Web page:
My first born will be twelve in a few short days.
Twelve is between worlds, part fluffy chick, part weary adult. Twelve comes in from school each day and wants to sit down and watch a cartoon for children half his age, totally absorbed in the animated world of aardvarks. Twelve will cling on to me, still small enough to tuck under my chin and whisper that he wishes he was still at primary school. Twelve demands his own key to the door, but refuses to use it, choosing instead to pace up and down the road in the driving rain, all clenched fists and anxious eyes, if I am not home in time to let him in to the house after school.
Twelve wants to watch the news, eager to have the knowledge to passport him to the adult world. He asks question after question to make sense of it, unremitting in his quest to pin down the truth, the facts about the world he is going to. Twelve wants answers to be black and white; the realisation that the adult world he craves is more shades of grey panics him and sends him back to the aardvarks.
Twelve still kicks a ball at every opportunity, even absent mindedly idling bottle tops, dirty washing, cushions or anything on the floor with his foot as a ball substitute. He will then sit for hours watching sport on a screen, a little man-in-waiting. Twelve is too anxious to watch his team if he thinks they are going to lose, striding out of the room and ordering someone to turn it off, hummimg to himself – anything to take the embarrassment away.
Twelve often finds his brother and sister intolerable, embarrassing in their childishness, cruel in their closeness to each other. In his mind, they are children and he is the grown up and he does not or cannot access their world. Twelve reacts angrily to cleverly aimed, seemingly innocuous taunts from his siblings. He finds it increasingly hard not to hit back physically. He thinks I don’t see that he has been provoked, but I do. I must find a way to mother a man-child, who will be bigger than me one day soon, who is already stronger than me. I try to tell him I don’t always get it right, but I remember being twelve and I will keep trying.
Twelve chats easily to adults, particularly men. He often appears to find it easier than talking to boys, certainly than talking to girls. He chats readily and knowledgeably about sport and is animated and happy in their company. Adults love him too; he is not (yet) a typical (pre) teen, does not grunt and hunch but is articulate, clever and funny.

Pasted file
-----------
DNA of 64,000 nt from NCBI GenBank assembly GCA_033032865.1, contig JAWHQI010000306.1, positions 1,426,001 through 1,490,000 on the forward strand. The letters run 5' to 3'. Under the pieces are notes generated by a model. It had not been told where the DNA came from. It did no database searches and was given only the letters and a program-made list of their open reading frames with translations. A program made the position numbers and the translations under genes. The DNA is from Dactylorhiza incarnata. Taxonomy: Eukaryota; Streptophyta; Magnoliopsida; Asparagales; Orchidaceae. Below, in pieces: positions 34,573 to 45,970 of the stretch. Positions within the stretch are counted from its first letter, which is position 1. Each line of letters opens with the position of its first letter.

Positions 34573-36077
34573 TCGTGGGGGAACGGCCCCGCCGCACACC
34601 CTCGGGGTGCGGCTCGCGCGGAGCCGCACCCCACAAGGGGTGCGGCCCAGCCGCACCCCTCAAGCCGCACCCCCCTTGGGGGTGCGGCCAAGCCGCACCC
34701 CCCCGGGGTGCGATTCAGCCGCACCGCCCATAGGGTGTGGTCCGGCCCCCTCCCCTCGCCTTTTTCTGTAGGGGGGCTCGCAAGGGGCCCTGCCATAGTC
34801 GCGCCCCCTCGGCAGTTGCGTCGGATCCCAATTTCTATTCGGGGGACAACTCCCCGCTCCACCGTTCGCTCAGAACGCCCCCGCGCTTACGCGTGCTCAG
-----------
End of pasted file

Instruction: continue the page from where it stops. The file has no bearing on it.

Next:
Twelve is crippled with embarrassment by me in public. He cannot make eye contact when being picked up in the car if his school friends are present. He does not say goodbye if being dropped off, but walks away from the car quickly, with determination and anxiety to get where he is meant to be on time. His shoulders are always hunched, his fists clenched; he cannot bear the prospect of being late. He is careless in his criticism of his parents, not yet realising or caring that prefixing an observation with ‘No offence, but…’ does not mean that that it will not cut to the quick. At the same time he is learning to apply this to himself – acknowledging with generous acceptance and without rancour that his younger brother is a better footballer than he is.
In private, Twelve wants cuddles and chats. He will kiss me on the face and press his still-smooth cheek against mine, asking me how my day was. He cannot go upstairs alone and wants to be tucked into bed. He says he will not sleep unless one of his parents is in the room next door, consciously keeping himself awake as long as possible in tense anticipation of something he cannot articulate.
He wants to play ‘capital cities alphabet game’ and I have nearly run out of obscure ones to test him on. I find myself revising in secret to try to prolong the games with him.
Twelve’s glass is half empty, but it has always been so. He wages a constant battle against real or anticipated disappointments. Aged five, eagerly awaiting his first World Cup experience, already seeing his place in the world of televised sport, he comments sadly and with heart-clenching insight after a few minutes’ silent viewing ‘but it’s just an ordinary football match on an ordinary pitch’. He copes with his regular disappointments by mythologizing his past, by giving compartmentalised, absolute assessments of times past. Current events or experiences rarely match his view of his past: the campsite we visited on holiday in 2010 is the best one we could ever go to; the book he is reading will never be as good as one he has already read and ‘to be honest, it’s not as good as….’is a regular refrain.
At the same time, he is increasingly aware of his part in the current generation, the almost-teenager has a healthy sense of entitlement and ownership of the world. Driving with him on a sunny day, he observes the bright greens of the trees we pass in our affluent suburb: ‘I’m not being funny, Mum, but in the Seventies and Eighties, were the colours as bright?’ He laughs, embarrassed – aware that what he is asking must be true, but unable to quite believe that other people, me, could have seen the world as though through his fresh eyes. He backtracks as I laugh, not wanting to be thought silly or having asked a stupid question. We compromise on agreeing that no, cars were not as colourful and shiny when I was his age but the trees and sky looked pretty much the same as I remember.
Twelve is lovely, complex, loving, bright eyed and bushy tailed, disdainful, world weary and sarcastic. He is a complete person, he is my son. He is two, five, ten, twelve, thirty, fifty and who knows what. I miss my baby, but I can still see him in there. I am looking forward to knowing the man he is going to be.